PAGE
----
Mr Joe Morgan

Postgraduate Researcher (Metamaterials CDT 2015)


Joe graduated from the University of Exeter in 2015 with a class I master’s degree in mechanical engineering (MEng). During his undergraduate Joe wrote two dissertations; one for his third year and one for his fourth year. His third year dissertation looked at the addition of fullerenes to polymers using electrospinning as a manufacturing method. This project took interest in the mechanical properties of the resulting composites. Joe's final year disseratation was an investigation into the effects of wind induced vibrations on long span bridges. The project used the Humber Bridge in Hull as a case study. The project largely involved using large eddy modelling and detached eddy modelling in the program OpenFOAM to model instantaneous turbulent structures across a bridge deck section.

Currently Joe is working with Prof. Monica Craciun, Prof. Steve Eichhorn (Univerisity of Bristol) and Prof. Yanqiu Zhu on his PhD project; Lightweight, Transparent, and Sustainable Metamaterials. The project looks at combining cellulose nanocrystals and graphene to produce composites and devices.

Cellulose nanocrystals (CNCs) and graphene both have desirable properties as nanomaterials. The nano-sized, rod shaped crystallites of cellulose offer high aspect ratios, high mechanical strength, a simple manufacturing process and evidence of self-assembly in certain applications. Graphene has been demonstrated to have the highest recorded Young’s modulus, high aspect ratios, and unusual and novel electronic properties. These materials have found a wide array of applications, both individually and combined, including: material coatings, films, electronic components and reinforcement agents in composites. Despite the usefulness and prevalence of these two materials in modern research, little work has investigated the interaction and interfacial properties of these two materials at the nanoscale.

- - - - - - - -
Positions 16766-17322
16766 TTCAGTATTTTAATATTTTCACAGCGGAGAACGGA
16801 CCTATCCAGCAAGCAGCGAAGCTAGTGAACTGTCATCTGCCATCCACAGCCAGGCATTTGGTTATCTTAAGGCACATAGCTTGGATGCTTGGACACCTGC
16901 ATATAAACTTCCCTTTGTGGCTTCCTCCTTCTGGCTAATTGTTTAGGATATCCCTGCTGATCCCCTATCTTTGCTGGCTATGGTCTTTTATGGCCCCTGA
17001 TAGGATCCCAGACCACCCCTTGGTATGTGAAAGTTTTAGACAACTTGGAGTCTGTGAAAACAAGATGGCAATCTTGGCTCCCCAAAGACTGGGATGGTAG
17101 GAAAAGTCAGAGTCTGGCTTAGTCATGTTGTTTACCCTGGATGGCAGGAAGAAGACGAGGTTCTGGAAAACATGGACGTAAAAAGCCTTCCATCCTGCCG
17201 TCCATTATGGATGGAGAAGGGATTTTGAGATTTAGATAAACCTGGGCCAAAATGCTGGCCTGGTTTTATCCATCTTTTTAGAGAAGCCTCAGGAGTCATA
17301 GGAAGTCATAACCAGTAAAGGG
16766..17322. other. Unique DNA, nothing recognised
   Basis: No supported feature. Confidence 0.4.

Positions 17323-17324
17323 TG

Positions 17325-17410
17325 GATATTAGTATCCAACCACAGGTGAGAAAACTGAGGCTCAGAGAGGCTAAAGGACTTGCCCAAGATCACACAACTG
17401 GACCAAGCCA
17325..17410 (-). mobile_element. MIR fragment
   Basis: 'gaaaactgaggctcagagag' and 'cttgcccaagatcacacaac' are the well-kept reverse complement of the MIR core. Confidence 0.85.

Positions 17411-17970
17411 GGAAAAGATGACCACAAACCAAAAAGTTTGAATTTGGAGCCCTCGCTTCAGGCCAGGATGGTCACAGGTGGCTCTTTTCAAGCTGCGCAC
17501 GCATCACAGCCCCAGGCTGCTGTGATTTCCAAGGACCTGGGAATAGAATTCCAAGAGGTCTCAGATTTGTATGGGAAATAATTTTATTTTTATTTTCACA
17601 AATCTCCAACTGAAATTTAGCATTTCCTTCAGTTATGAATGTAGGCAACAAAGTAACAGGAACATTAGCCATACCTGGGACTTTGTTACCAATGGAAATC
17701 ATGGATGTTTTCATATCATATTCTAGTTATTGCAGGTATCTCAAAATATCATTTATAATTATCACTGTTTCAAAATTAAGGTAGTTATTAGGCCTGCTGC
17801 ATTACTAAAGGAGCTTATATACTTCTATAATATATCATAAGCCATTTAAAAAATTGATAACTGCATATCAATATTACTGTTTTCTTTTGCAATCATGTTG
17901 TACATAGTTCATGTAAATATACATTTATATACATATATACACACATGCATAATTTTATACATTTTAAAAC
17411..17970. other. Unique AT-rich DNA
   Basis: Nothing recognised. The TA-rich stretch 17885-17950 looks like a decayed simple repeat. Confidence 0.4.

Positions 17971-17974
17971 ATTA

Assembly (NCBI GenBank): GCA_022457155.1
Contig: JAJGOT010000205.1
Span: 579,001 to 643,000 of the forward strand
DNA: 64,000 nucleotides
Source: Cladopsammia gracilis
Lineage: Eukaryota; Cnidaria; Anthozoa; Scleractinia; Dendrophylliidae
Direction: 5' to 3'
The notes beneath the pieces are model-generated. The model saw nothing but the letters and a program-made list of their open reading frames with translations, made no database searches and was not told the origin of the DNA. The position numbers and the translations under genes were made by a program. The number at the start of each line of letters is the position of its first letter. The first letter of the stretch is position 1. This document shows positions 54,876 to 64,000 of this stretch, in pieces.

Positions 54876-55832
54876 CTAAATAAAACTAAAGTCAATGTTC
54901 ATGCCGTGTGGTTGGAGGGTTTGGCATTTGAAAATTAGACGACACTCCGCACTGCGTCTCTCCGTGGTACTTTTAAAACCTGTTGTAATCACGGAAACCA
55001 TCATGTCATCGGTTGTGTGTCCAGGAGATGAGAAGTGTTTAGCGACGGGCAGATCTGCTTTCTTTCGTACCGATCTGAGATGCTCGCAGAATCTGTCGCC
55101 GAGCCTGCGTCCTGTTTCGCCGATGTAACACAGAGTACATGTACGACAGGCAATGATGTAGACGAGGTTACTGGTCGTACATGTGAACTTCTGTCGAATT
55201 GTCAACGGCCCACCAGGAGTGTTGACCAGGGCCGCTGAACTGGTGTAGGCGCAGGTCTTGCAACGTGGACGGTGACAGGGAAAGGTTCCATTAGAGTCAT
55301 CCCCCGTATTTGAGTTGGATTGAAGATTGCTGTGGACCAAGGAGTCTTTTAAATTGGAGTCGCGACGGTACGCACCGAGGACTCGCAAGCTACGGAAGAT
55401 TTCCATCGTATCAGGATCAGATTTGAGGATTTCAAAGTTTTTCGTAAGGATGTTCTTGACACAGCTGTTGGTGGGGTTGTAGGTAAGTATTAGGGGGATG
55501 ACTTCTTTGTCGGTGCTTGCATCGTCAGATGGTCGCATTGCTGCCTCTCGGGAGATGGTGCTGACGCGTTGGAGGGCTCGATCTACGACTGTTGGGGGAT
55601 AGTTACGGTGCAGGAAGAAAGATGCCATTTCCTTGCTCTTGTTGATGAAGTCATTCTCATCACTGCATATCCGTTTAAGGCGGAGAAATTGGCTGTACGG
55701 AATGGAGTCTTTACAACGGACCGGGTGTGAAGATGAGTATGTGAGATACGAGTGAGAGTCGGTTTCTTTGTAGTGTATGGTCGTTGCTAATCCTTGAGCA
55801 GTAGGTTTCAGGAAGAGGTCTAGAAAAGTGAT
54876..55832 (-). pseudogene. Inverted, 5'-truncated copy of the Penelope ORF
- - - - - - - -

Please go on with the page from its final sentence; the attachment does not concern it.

In this work, we aim to characterize the interfacial strength of the two materials and determine how this interaction changes when a tensile load is applied. It is hoped that this work can be used to explain failure mechanisms and limits of the aforementioned applications.

Four sample types are investigated: a monolayer film of CNCs, a monolayer of graphene, a bilayer of graphene covered with a CNC film, and a bilayer of CNCs covered with graphene. Each of the samples, loaded on the surface of an epoxy resin beam, is subjected to a four-point bending test. At set intervals of strain a Raman spectrum of the samples is taken with a focus on the characteristic 1095 cm-1 band for cellulose and the 2D band for graphene. As strain is applied, these characteristic bands shift in position at a given rate. It has been shown in previous research that this rate of band shift per strain (cm-1/%) can be correlated to the stress in a material. By comparing the rates of band shift in the monolayers against the rates of shift in the bilayers, one can determine how combining the two materials affects the stress at the nanoscale. This information can be used to determine stress transfer properties and hence interfacial bonding strength.